* The dramatic growth in births to immigrants has been accompanied by a significant decline in diversity. The top country for immigrant births C Mexico C increased from 24 percent of births to immigrants in 1970 to 45 percent in 2002. “Research shows that one of the biggest challenges immigrant-receiving countries face is the assimilation of the children of immigrants, who will have much higher expectations than their parents,” said Camarota. “With immigrants accounting for such a large, and growing, share of births, America is headed into uncharted territory. We simply don’t know how these children will assimilate -- but it is clear that the stakes for America are enormous.”
Among the new report’s other findings:
* In 2002, births to Hispanic immigrants accounted for 59 percent of all births to immigrant mothers. No single cultural/linguistic group has ever accounted for such a large share of births to immigrants. * Immigrant mothers are much less educated than native mothers. In 2002, 39 percent lacked a high school degree, compared to 17 percent of native-born mothers. And immigrants now account for 41 percent of all births to mothers without a high school degree.
* The states with the most dramatic increase in births to immigrants in the last decade are Georgia, North Carolina, Nevada, Nebraska, Arkansas, Arizona, Tennessee, Minnesota, Colorado, Delaware, Virginia, and Maryland.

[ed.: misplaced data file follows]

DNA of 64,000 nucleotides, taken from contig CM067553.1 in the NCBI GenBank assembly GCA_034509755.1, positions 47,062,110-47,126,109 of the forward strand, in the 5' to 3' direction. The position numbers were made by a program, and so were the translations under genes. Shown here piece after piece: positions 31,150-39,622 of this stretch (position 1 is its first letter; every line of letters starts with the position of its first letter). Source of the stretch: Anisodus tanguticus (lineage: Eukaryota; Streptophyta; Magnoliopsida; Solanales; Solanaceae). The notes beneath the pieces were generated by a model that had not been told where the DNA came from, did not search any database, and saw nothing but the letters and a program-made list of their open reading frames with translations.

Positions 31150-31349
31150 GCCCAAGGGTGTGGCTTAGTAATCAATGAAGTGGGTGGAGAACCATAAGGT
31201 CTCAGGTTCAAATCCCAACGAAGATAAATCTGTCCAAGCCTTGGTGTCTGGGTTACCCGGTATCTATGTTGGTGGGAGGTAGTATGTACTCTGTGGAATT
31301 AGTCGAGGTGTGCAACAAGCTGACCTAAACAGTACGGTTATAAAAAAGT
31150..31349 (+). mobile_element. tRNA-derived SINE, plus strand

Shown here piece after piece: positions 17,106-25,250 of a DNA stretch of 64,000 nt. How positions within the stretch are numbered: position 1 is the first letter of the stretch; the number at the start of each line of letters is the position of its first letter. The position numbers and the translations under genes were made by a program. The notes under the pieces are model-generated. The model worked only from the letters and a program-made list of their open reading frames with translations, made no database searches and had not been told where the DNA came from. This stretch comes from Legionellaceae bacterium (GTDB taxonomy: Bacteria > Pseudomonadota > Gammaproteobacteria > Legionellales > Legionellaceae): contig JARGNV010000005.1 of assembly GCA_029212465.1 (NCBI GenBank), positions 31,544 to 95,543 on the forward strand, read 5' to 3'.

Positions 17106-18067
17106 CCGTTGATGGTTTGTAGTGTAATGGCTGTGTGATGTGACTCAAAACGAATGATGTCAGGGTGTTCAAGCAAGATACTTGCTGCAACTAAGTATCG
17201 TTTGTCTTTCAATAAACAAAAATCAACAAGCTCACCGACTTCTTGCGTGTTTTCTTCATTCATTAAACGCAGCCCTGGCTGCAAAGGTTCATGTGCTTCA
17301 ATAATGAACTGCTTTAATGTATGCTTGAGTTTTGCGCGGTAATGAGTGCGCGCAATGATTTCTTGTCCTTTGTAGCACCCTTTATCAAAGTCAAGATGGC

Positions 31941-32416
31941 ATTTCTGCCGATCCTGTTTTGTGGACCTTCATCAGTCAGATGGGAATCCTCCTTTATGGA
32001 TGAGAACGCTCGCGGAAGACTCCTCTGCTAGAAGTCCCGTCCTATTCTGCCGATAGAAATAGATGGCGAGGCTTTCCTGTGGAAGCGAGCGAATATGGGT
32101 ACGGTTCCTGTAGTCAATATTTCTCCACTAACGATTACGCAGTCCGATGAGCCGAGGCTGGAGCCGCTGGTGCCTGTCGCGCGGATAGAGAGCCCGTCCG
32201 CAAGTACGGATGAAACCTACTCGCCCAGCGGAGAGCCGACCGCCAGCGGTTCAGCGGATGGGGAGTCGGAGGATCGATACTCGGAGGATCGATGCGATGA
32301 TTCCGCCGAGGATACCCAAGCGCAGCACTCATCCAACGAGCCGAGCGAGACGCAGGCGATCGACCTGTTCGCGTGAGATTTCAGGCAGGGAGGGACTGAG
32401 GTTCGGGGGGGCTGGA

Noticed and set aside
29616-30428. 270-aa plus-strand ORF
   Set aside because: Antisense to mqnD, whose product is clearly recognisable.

* Immigrants account for such a large percentage of births because they have somewhat higher fertility and are more likely to be in their reproductive years than natives. Nevertheless, the differences with natives are not large enough to significantly affect the nation’s overall age structure.
* Immigrants who have arrived over the past two decades, plus all of their U.S.-born children, have only reduced the average age in the United States from 37 to 36 years.
* Looking at the working-age (15 to 64) share of the population also shows little effect from immigration. With or without post-1980 immigrants and all their U.S.-born children, 66 percent of the population is of working age.
* While immigration has little effect on the nation’s age structure, each year new immigration (legal and illegal), plus births to immigrants, adds at some 2.4 million people to America’s population, making for a much larger population and a more densely settled country. For further information about “Births to Immigrants in America 1970-2002,” contact the author, Steven Camarota, at (202) 466-8185 or # # # The Center for Immigration Studies is an independent research institute which examines the impact of immigration on the United States.